top of page

Book Review: Upper East Bride

Recent graduate from the University of Michigan Megan O'Malley, journalism major from Ypsilanti, Michigan, feels stuck in a rut. There aren’t many opportunities for her in her home state and her best friend has already pulled up roots and set up shop in the Big Apple as a fact checker for the New York Post – hey they do exist! Her BFF even offers to let Megan live with her and sets up an interview with her boss at the Post. It’s just the break Megan’s been waiting for. Sure it’s reporting on celeb gossip, but it’s reporting. And the job allows her to rub elbows with the rich and famous… including one hedge fund wunderkind, Rex. Like a fairytale, they fall in love… get married. And his upper east side friends/neighbors/associates take Megan under their wing to introduce her to the glitterati world. Only things aren’t exactly what they seem.

Warning this book contains the following triggers: racism, sexism, misogyny, classism, xenophobia, infidelity, pregnancy, character death, and homophobia. There may be more that I missed. But make sure you’re in a good place before reading this book.

Also spoilers. Lots of spoilers.

I wanted to like this book. I really did. I’m a sucker for class-difference romances and I was willing to give a male author writing romance a shot. It was a mistake. I was very unimpressed and at times very angry with this book. There was a lot wrong with this book. A lot.

First off, the book is riddled with grammatical errors and editing errors. So many. In one paragraph alone I counted a bunch of different tense errors. The paragraph only had three sentences.

Since this was an ARC, I double-checked the final product… and yep, those errors (including the wrong word) remained in that paragraph. The above image is taken from the “read more” on Amazon that was accurate as of the writing of this review.

There were also several other errors. This alone loses a star. But the book also suffered from a ton of headhops, pacing issues, and stilted transitions. The book felt juvenile… like it was written by an author who isn’t familiar with fiction writing. Even the characters felt like pastiches. Stereotypes. And I’m not here for that. Plus a good chunk of the descriptions read like “Men Writing Women” which… um…

This came out a lot in the book to the point where I started getting annoyed and then angry.

Look, I’m from Michigan and my BFF lives on the upper east side by Central Park… so I’m definitely familiar with both of the worlds portrayed in this book. That said, I’m not sure the author is. Oh, I think the author absolutely knows about the publishing and NYC Upper East Side wealthy elite. But I am fairly certain that the author is less familiar with Michigan. Pro-tip: We do know what kimchee is. They even sell it at Meijer, Kroger, and the various Spartan Stores. Oh… and Ann Arbor… where the main character went to school, has a literal metric butt-ton of Asian restaurants. Not to mention a large Asian population and several Asian supermarkets. Also Ypsilanti is a bigger town than you might think… mostly because Eastern Michigan University is located there as are several large medical complexes. Oh and Ypsilanti is not a suburb of Detroit and the people living there would resent the fuck out of that statement. It’d be like calling Annapolis a suburb of DC. It’s like he picked a state at random and then tried to make it work. And it didn’t.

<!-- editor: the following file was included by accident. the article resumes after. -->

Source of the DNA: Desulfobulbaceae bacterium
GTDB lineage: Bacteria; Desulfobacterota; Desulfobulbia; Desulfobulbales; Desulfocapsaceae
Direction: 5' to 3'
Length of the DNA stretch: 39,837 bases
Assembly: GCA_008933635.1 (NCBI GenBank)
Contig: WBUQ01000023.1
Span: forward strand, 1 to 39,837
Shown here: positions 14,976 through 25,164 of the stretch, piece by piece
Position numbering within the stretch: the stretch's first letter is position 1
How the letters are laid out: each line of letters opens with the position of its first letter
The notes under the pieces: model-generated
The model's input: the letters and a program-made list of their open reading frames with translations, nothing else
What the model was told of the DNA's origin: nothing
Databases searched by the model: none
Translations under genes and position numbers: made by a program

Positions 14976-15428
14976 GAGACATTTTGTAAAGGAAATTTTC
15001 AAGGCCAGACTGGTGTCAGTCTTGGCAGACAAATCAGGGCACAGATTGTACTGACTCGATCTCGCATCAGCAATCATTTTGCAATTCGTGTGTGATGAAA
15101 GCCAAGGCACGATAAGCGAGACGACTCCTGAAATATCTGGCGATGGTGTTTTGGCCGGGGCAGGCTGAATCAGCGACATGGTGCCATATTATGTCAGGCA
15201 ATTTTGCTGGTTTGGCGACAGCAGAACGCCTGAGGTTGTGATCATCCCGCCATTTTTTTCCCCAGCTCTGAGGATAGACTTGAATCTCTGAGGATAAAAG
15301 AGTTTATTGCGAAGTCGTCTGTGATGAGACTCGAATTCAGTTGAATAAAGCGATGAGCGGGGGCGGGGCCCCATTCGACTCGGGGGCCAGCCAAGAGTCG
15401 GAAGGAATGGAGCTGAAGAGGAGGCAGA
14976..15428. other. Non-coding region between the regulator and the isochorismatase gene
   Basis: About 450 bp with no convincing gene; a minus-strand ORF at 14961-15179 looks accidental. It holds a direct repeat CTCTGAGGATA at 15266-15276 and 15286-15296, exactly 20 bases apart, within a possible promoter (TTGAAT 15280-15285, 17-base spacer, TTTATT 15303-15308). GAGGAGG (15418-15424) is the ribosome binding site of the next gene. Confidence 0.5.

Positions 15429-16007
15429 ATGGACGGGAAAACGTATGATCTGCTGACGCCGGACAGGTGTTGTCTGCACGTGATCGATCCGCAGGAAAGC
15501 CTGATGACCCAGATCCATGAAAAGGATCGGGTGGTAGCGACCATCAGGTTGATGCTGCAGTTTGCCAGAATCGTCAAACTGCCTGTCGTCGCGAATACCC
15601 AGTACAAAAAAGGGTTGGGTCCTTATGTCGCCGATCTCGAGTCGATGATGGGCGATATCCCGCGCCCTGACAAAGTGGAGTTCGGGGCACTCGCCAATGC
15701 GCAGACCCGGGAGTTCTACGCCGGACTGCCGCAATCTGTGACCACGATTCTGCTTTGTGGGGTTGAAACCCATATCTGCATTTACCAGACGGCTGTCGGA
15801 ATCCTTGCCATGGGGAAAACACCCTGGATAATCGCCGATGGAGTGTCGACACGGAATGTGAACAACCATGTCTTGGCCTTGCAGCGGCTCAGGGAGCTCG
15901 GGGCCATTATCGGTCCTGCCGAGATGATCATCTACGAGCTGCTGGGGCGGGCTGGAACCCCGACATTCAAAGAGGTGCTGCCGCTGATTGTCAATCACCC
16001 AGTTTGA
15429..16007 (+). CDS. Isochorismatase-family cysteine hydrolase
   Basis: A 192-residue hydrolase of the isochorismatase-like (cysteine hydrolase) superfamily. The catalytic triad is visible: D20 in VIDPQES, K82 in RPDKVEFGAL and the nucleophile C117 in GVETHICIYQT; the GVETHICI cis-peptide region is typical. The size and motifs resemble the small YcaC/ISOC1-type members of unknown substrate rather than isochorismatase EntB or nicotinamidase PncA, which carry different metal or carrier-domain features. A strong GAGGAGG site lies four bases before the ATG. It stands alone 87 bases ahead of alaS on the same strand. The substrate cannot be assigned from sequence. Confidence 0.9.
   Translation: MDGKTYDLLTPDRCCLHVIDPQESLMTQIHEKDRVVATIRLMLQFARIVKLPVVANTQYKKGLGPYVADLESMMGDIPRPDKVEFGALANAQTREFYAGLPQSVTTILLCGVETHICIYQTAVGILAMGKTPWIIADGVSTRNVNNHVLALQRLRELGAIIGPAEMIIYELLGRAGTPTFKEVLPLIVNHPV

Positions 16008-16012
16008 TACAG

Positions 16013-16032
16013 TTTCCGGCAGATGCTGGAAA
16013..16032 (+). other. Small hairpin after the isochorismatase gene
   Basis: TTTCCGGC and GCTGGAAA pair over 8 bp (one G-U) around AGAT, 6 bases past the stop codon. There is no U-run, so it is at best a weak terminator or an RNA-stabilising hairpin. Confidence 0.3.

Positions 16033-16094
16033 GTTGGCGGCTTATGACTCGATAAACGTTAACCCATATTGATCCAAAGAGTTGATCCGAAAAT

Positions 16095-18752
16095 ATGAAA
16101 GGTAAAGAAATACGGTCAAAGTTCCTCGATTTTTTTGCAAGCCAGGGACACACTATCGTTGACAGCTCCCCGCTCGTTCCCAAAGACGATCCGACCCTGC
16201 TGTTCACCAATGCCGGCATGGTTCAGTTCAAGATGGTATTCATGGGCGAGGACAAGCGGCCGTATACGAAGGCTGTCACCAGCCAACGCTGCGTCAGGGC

Here’s a second spoiler alert… I’m going to start talking about events later in the book that lessened my enjoyment of the book.

The stereotypes continued when it came to the characters. Essentially no one in NYC was likable. No one. Including several of the POV characters. Which I understand why… the ending is supposed to be a giant F-U to the classist elites… except for the ending is not telegraphed well nor is it wholly satisfying. A person who is arguably one of the most horrible humans survives without a scratch because the heroine just lets her go? Including letting her keep her illegal ferret… which talk about Karma Houdini.

But for me, the biggest issue I had with this book is that it bills itself as a romantic comedy and well it isn’t either. It’s not a romance. The supposed main love interest is a cheating womanizer who not only dies leaving the heroine a suspect in his death but also utterly penniless since he was not just cheating on his wife but his investors as well… oh and he was being investigated by the Justice Department and the SEC.

There is a second love interest, but the guy is frankly boring as toast and I’m struggling even now to think of anything memorable about him. Even the culminating sex scene from the book is lackluster. Like it’s a paragraph long and utterly crap. I have read sex written by lesbian virgins that was better written than what appeared in this book. And it’s not a comedy, since the laughs are mostly non-existent.

Frankly, I get that this book is supposed to be satire/parody… but it misses the mark. I can’t figure out what the message is actually supposed to be if it’s a satire (a story that attacks with the intent of reform) or what it’s actually parodying. If anything, it feels like the subject of parody is the billionaire romance and romantic comedy genres themselves. Which if that’s the case is a whole other box of crayons.

This book didn’t land for me. It was poorly written and poorly executed. I definitely can’t recommend it as something people should read if they’re fans of romance.

One star

You can get this book here – or just go look at the “read more” to see the problems.

If you like honest reviews like this, consider getting us a coffee.

I received an ARC of this book via NetGalley

16 views0 comments

Recent Posts

See All


bottom of page